WARNING: The following is a PERSONAL brief of part of the second chapter of the book How Linux Works: what every superuser should know by Brian Ward
Linix device files are in the
/dev directory. A device can be identified using the
ls -l command.
An extract of the output from the command line
ls -l /dev is shown below,
crw-rw----+ 1 root cdrom 21, 1 Sep 6 01:23 sg1 lrwxrwxrwx 1 root root 8 Sep 6 01:23 shm -> /run/shm crw------- 1 root root 10, 231 Sep 6 01:23 snapshot drwxr-xr-x 3 root root 220 Sep 6 01:23 snd brw-rw----+ 1 root cdrom 11, 0 Sep 6 01:23 sr0 srw-rw-rw- 1 root root 0 Sep 6 01:23 log prw-r--r-- 1 root root 0 Sep 6 01:23 gpmdata
The first column is a code which indicates the type of ‘file’ (the first character) and permissions (the other nine characters).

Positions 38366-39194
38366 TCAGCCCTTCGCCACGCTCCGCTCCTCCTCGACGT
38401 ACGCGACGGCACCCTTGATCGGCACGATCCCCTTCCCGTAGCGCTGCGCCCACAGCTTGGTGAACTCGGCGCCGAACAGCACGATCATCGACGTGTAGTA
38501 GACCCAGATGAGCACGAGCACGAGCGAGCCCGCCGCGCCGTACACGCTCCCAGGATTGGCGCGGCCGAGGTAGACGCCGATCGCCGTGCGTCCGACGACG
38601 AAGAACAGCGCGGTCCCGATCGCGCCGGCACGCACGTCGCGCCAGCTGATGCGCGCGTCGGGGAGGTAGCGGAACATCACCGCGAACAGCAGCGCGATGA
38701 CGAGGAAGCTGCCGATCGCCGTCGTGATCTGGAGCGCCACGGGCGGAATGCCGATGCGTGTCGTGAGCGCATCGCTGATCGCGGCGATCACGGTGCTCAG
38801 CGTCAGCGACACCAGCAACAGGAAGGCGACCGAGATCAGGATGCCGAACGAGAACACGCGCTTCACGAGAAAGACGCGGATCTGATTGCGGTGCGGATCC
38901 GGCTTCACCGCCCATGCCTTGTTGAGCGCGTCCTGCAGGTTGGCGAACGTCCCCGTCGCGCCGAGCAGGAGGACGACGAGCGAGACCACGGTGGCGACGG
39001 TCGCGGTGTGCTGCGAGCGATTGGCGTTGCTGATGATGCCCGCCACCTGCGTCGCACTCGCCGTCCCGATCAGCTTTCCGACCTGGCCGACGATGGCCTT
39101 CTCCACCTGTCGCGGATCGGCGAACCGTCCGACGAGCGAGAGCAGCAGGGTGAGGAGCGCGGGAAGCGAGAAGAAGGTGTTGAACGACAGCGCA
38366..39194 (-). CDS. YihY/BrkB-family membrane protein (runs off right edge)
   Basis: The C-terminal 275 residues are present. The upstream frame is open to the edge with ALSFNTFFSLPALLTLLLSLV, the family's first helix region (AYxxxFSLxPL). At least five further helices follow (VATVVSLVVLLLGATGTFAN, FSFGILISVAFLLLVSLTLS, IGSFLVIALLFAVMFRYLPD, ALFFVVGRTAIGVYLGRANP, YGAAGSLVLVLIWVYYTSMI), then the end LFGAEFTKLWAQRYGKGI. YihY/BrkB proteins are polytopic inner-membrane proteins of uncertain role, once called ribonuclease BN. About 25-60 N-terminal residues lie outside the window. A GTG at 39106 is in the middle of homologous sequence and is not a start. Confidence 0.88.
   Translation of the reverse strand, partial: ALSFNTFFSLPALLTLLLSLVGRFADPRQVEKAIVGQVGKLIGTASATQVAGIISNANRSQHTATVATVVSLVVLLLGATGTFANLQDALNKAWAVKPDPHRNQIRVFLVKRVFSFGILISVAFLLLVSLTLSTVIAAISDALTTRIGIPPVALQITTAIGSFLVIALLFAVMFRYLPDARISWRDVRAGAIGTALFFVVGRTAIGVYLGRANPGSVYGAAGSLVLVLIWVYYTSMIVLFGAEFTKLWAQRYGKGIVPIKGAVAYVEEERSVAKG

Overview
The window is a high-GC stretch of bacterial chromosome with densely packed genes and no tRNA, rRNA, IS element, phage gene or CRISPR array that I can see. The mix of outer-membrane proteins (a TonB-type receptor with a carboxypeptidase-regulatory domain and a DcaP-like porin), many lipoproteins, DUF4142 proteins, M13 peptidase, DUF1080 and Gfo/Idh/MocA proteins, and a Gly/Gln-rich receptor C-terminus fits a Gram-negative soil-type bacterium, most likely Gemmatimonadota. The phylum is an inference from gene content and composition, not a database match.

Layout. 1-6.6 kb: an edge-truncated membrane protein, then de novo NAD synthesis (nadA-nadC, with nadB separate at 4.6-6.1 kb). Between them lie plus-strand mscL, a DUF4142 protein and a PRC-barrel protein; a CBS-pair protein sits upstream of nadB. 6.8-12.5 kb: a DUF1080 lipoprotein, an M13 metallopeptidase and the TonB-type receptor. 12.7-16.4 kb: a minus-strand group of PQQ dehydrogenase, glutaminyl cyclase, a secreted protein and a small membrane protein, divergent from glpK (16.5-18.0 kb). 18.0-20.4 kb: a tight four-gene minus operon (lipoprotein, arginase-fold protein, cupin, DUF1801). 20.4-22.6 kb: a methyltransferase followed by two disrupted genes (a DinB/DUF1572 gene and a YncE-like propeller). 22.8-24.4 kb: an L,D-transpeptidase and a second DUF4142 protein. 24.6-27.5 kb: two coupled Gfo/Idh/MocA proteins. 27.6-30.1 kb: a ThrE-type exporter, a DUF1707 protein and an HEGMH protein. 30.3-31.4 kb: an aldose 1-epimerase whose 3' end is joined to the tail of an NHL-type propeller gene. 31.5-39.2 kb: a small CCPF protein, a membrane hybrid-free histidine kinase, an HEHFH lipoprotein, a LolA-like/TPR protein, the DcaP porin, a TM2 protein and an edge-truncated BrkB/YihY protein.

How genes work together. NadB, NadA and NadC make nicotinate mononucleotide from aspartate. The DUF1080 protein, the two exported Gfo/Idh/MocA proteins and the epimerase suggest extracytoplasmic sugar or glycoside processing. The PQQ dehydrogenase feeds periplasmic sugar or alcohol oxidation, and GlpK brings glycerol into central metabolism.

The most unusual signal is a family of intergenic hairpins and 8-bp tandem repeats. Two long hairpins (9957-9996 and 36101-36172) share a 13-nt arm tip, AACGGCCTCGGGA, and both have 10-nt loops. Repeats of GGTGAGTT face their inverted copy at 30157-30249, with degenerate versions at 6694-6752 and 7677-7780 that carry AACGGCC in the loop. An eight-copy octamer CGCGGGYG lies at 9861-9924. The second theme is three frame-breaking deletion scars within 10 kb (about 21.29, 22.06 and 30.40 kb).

If the first character is
s, then the file is a device. These letters stand for block, character, pipe, and socket, respectively:
- block: Programs access data in a block device in.
- character: Character devices work with data streams.
- pipe: are like character devices, but there is another process at the other end of the I/O stream instead of a kernel driver.
- socket: are special-purpose I/O files offering a type of network interface.
The numbers before the dates in the first two lines of the previous listing are the major and minor device numbers that help the kernel identify the device.